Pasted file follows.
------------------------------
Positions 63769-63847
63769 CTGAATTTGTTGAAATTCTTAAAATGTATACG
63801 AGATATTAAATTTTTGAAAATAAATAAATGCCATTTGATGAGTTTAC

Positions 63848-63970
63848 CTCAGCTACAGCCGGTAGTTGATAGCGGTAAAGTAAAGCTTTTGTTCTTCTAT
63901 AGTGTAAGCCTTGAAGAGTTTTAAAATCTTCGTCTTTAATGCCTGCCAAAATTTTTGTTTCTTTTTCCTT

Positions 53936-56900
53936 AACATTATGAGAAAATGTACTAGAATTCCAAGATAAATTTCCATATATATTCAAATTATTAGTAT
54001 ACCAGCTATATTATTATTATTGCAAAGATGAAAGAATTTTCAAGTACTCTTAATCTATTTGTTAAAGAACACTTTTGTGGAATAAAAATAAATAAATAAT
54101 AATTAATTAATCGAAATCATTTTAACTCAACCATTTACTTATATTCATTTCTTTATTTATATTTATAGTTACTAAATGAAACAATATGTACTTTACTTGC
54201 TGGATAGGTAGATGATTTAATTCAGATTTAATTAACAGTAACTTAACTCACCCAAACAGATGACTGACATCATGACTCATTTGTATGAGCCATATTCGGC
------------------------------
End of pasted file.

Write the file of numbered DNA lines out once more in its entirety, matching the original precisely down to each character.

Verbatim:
Positions 63769-63847
63769 CTGAATTTGTTGAAATTCTTAAAATGTATACG
63801 AGATATTAAATTTTTGAAAATAAATAAATGCCATTTGATGAGTTTAC

Positions 63848-63970
63848 CTCAGCTACAGCCGGTAGTTGATAGCGGTAAAGTAAAGCTTTTGTTCTTCTAT
63901 AGTGTAAGCCTTGAAGAGTTTTAAAATCTTCGTCTTTAATGCCTGCCAAAATTTTTGTTTCTTTTTCCTT

Positions 53936-56900
53936 AACATTATGAGAAAATGTACTAGAATTCCAAGATAAATTTCCATATATATTCAAATTATTAGTAT
54001 ACCAGCTATATTATTATTATTGCAAAGATGAAAGAATTTTCAAGTACTCTTAATCTATTTGTTAAAGAACACTTTTGTGGAATAAAAATAAATAAATAAT
54101 AATTAATTAATCGAAATCATTTTAACTCAACCATTTACTTATATTCATTTCTTTATTTATATTTATAGTTACTAAATGAAACAATATGTACTTTACTTGC
54201 TGGATAGGTAGATGATTTAATTCAGATTTAATTAACAGTAACTTAACTCACCCAAACAGATGACTGACATCATGACTCATTTGTATGAGCCATATTCGGC